News and Events

Oct 31st, 2022
students building rocketA team of Windsor engineering students UWindsor’s enjoyed success in the Intercollegiate Rocketing Engineering Competition.

Engineering team rockets to fourth-place finish

UWindsor’s first rocket team since 2019 placed fourth in the 30,000-foot category at the Spaceport America Cup student contest in New Mexico.

The team of fourth-year engineering majors Anthony Degirolamo, Matthew Veselinovi, Christopher Francis, Nina Mussio, Hunter Batten, Jesse Davidson, Emiliji Radevski, Connor Matton, and Jesse Potma under the direction of professor Aleksandr Cherniaev, worked on the experimental sounding rocket for the Intercollegiate Rocket Engineering Competition.

Veselinovis called it one of the most enjoyable experiences of his university career: “It was exciting as it was the only capstone project with a competition.”

COVID restrictions limited the time the students could work on construction.

Oct 19th, 2022
Gordon HarlingThe Department of Electrical and Computer Engineering will host CMC Microsystems CEO Gordon Harling on Oct. 21.

Friday presentation to discuss tech sharing

Gordon Harling will discuss his work as president and CEO of CMC Microsystems on Friday, Oct. 21, hosted by the Department of Electrical and Computer Engineering.

CMC Microsystems is a not-for-profit organization accelerating research and innovation in Canada. Founded in 1984, it works to lower barriers to technology adoption by creating and sharing platform technologies.

Oct 12th, 2022
Caroline HammThe University of Windsor will award an honorary degree to physician Caroline Hamm (pictured) and engineering professor emeritus Philip H. Alexander.

University to honour physician and scholar

The University of Windsor will award honorary degrees to physician Caroline Hamm and engineering professor emeritus Philip H. Alexander during its 118th Convocation celebration this weekend.

Dr. Hamm is chair of oncology at the Schulich School of Medicine’s Windsor Campus.

More than 2,300 students will gather at the newly-opened Toldo Lancer Centre (TLC) this Friday and Saturday for five sessions of University Convocation. She is the clinical research director of the Windsor Cancer Research Group, working to enhance both local and cross border research initiatives, chairs the Windsor Regional Hospital Research and Academic Committee, and leads the Complex Hematology Program development in Windsor.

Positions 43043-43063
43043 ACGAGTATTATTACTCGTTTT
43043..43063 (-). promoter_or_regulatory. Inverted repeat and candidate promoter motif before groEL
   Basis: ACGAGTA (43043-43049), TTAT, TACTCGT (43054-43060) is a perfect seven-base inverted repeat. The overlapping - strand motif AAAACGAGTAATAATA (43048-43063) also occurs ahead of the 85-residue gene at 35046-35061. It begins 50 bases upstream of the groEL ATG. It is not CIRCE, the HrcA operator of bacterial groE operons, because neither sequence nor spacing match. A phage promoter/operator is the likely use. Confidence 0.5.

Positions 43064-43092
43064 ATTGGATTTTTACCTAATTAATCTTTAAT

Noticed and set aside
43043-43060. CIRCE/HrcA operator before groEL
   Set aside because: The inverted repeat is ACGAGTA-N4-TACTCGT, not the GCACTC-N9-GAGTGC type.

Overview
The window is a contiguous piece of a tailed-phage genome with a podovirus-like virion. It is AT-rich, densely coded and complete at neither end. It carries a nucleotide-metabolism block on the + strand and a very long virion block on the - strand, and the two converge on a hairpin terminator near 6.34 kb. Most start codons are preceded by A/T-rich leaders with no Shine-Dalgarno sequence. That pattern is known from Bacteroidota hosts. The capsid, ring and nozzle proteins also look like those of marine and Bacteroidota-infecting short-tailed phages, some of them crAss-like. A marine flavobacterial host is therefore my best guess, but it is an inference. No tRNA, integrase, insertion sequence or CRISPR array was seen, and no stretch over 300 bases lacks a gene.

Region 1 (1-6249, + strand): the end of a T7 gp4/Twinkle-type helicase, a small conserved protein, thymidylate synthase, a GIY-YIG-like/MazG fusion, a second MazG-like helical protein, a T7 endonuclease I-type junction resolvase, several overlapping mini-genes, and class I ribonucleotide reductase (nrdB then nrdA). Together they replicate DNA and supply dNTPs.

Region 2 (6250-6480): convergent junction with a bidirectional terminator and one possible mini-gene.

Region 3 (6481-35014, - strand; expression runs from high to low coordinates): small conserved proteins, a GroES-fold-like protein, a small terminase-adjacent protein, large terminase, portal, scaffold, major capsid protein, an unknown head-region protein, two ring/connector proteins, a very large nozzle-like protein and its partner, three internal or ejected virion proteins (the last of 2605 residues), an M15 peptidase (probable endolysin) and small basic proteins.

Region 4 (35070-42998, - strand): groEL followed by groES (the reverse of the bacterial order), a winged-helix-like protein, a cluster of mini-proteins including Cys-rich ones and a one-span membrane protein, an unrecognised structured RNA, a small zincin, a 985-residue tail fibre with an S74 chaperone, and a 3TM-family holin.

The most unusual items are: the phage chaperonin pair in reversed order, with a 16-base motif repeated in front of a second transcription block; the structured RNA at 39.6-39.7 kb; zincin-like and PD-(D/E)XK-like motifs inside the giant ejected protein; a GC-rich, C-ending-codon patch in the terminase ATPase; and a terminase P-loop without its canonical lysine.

Oct 7th, 2022
booth at the Canadian Greenhouse ConferenceOfficials from the University of Windsor and Horteca showcased their expertise at the Canadian Greenhouse Conference, Oct. 5 and 6 in Niagara Falls.

Regional partnership to advance agricultural research

The University of Windsor announced a local partnership to advance agricultural research, development, and innovation in the Windsor-Essex region Thursday during the Canadian Greenhouse Conference (CGC).

The University of Windsor and Horteca — a joint venture of greenhouse operator JEM Farms and Ecoation, developers of pest management and yield forecasting platforms — will establish and operate a two-acre fully operational innovation greenhouse for research, proof-of-concept designs, and partnership opportunities with industry and community partners.

Under the banner “Agriculture at UWindsor” (AgUWin), the space will provide access to prime growing and technical environments for researchers and industry, with the ability to field test the deployment of upcoming technologies in a cost-effective, secure, and safe environment.

Sep 30th, 2022
Gordie Howe International Bridge
Civil engineering student Farnaz Zahedieh explored lane configurations and tolling systems for the Gordie Howe International Bridge.

Tolling research completed through Community Benefits Partnership

A University of Windsor engineering student is one step closer to graduation after completing her thesis on advanced tolling systems related to the Gordie Howe International Bridge project. The research was supported by the Annual Research Partnership, an initiative of the project’s Community Benefits Plan.

As part of her Master’s degree in civil and environmental engineering, Farnaz Zahedieh tested the impacts of a new toll information system and various lane configurations on traffic performance and safety using a computerized simulation model, under the supervision of professor Chris Lee.

Sep 15th, 2022
Miniature robotsMiniature robots built by mechatronics students display a variety of designs for a variety of tasks.

Course combines mechanical and electronic skills

A fourth-year course for students of mechanical engineering draws in disciplines of electrical engineering and computer science to deliver a unique learning experience.

Professor Jalal Ahamed requires students in his Mechatronics class to develop small-scale working robots to solve a real-world engineering problem. The students challenge themselves to create something inventive, interesting, and creative — and they deliver.